- Lesson Plan – This is where I plan lessons or learning engagements that directly address the skills or knowledge I want my students to learn. I plan these lessons with my learning objective in mind, which is usually what skill I am teaching or what bit of knowledge I want them to understand. Just a little side note here, I usually begin my units with a provocation or a lesson that is going to grab my students’ attention and get them excited about what we will be learning. Also, I make certain my students understand the vocabulary surrounding our concept. I explicitly teach which concepts we are learning and what they actually mean.
Let me also add that just because you are teaching concepts, does not mean that skills-based teaching gets thrown out the window. There are essential skills your students need to master before they can begin applying them in concept-based learning. Your students will not be able to solve complex, real-world problems that involve numerous skills if they do not know how to count or cannot recognize words or letters. Continue to teach those essential skills but then provide more organic opportunities for you students to perfect them.
How to Incorporate your Beloved Topics into Your Concept-Based Curriculum
Remember those examples of what a concept is not? Those very specific topics? Let’s explore how you can still teach these topics but in a more conceptual way. I will give you an example from my own teaching that will hopefully demonstrate how easy it can be to incorporate topics into your concept-based teaching.
One of my Units of Inquiry explores how changes in earth’s cycles affect one another, with one of my concepts being “causation”. To explore this concept of causation, we learn about wolves. More specifically, we learn about how the reintroduction of wolves in Yellowstone National Park, completely altered the different ecosystems found there. We learn facts about wolves and different ecosystems, but we also learn those bigger concepts of change and causation as well as smaller topics such as interconnectedness and relationships.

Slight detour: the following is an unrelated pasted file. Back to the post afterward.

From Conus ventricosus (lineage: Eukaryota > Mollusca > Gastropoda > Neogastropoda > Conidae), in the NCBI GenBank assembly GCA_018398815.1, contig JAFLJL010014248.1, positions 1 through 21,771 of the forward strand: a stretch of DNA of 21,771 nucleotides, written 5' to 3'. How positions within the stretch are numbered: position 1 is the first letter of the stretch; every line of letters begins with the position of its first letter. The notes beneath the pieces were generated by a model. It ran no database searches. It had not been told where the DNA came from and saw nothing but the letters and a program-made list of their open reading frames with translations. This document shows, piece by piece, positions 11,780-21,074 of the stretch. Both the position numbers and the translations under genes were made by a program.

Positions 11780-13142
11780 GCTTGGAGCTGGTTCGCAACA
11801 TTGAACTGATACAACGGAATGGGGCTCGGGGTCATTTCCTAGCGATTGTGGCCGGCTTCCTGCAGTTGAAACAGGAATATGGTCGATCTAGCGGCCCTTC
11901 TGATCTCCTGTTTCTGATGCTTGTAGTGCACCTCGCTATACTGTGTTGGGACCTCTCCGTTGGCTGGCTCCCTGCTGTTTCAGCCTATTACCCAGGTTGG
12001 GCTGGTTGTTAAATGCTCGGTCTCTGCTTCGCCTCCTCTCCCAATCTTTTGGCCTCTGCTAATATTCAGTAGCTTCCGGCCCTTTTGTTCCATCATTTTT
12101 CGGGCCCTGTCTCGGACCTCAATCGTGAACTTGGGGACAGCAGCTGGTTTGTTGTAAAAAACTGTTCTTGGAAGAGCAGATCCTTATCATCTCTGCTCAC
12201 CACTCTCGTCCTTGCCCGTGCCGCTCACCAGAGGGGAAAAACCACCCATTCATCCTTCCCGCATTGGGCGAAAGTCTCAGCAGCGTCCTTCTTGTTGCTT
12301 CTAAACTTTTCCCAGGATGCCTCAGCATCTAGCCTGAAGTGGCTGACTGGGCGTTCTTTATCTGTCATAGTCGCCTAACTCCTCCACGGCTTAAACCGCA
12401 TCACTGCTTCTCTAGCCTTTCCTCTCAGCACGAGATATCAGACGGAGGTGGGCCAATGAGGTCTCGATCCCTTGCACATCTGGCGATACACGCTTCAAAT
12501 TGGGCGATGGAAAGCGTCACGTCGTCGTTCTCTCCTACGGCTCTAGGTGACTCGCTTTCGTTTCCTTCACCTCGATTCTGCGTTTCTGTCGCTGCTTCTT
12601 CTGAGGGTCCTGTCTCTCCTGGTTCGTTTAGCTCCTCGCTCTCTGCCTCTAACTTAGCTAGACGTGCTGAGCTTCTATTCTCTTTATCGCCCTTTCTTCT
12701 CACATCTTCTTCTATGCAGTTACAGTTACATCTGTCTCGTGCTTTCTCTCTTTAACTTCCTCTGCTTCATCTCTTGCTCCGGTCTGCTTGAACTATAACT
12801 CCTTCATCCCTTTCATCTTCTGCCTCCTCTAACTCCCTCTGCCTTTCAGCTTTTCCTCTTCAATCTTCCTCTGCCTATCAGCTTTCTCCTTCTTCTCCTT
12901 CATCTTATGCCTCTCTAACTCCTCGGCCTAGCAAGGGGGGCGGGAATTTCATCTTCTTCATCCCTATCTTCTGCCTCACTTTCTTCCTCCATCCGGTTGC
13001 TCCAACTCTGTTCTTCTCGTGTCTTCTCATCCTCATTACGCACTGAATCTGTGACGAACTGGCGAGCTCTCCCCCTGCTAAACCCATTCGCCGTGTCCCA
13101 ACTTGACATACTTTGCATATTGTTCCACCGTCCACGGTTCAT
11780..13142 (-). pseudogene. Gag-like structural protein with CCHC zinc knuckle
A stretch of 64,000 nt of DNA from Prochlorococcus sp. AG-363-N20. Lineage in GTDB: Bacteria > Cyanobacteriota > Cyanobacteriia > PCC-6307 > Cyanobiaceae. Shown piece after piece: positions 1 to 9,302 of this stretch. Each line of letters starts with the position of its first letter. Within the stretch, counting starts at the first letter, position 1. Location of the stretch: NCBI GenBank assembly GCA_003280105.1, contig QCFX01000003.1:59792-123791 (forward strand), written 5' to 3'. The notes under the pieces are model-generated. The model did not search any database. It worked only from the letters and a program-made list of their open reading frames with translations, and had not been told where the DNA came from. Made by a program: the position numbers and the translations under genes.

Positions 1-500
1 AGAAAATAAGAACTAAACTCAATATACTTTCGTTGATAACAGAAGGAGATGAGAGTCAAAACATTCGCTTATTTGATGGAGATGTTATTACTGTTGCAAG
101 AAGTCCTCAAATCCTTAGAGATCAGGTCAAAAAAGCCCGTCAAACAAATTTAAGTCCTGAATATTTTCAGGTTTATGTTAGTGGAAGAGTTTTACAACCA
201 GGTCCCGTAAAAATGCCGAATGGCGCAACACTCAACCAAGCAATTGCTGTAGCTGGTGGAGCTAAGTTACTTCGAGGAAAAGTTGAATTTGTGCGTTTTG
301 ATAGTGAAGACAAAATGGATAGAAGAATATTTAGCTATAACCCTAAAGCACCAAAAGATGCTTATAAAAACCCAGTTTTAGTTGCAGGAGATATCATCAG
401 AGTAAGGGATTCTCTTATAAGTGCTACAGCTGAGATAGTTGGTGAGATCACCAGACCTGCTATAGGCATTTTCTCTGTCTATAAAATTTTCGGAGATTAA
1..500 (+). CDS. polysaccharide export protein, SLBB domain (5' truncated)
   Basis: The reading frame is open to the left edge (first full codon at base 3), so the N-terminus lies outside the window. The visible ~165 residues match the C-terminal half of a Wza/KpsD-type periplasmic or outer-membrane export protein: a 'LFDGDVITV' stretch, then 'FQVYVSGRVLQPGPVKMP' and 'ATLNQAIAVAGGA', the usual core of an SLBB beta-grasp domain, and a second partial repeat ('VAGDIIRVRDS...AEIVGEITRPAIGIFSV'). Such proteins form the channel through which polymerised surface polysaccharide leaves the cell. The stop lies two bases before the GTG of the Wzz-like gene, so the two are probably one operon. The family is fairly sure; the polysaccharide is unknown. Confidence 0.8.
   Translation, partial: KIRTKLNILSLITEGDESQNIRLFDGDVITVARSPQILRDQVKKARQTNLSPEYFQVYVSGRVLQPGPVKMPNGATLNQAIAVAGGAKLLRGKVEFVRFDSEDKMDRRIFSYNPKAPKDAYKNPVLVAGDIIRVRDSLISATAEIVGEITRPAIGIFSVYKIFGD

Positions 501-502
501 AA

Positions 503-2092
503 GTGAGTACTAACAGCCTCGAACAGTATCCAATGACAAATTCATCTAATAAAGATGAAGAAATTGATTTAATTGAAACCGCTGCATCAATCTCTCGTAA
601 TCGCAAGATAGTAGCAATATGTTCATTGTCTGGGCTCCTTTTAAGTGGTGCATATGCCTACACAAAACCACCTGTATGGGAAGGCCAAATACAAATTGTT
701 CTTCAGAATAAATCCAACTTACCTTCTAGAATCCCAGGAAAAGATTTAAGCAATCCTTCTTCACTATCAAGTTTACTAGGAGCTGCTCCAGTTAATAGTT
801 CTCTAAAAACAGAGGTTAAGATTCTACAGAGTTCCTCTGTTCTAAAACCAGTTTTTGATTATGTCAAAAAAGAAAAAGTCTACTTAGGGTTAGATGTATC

I chose to use this specific topic to introduce change and causation to my students, but hopefully you can use a variety of topics to get the same result. Maybe you are an expert on World War II and want to explore that topic with your students. All you need to do is think what is a bigger concept I can teach? Is it causation? Can we examine what causes war? Is it perspective? Can we look at war from different points of view? Whatever your expertise or passion may be, you can include it in your concept-based curriculum, you just need to take a step back and look at the bigger picture.
Assessing for Conceptual Understanding – What We Want Our Students to Understand
We have delved into what a concept is and how we promote concept-based learning in the classroom, now let’s look at how we ensure our students understand the concept we are teaching. This is where step two in my planning process comes into play. Like I said before, it can seem really out of place to plan your assessments before you have even planned your first lesson, but trust me it is really helpful in knowing exactly what you need to teach and in making certain you stay on track.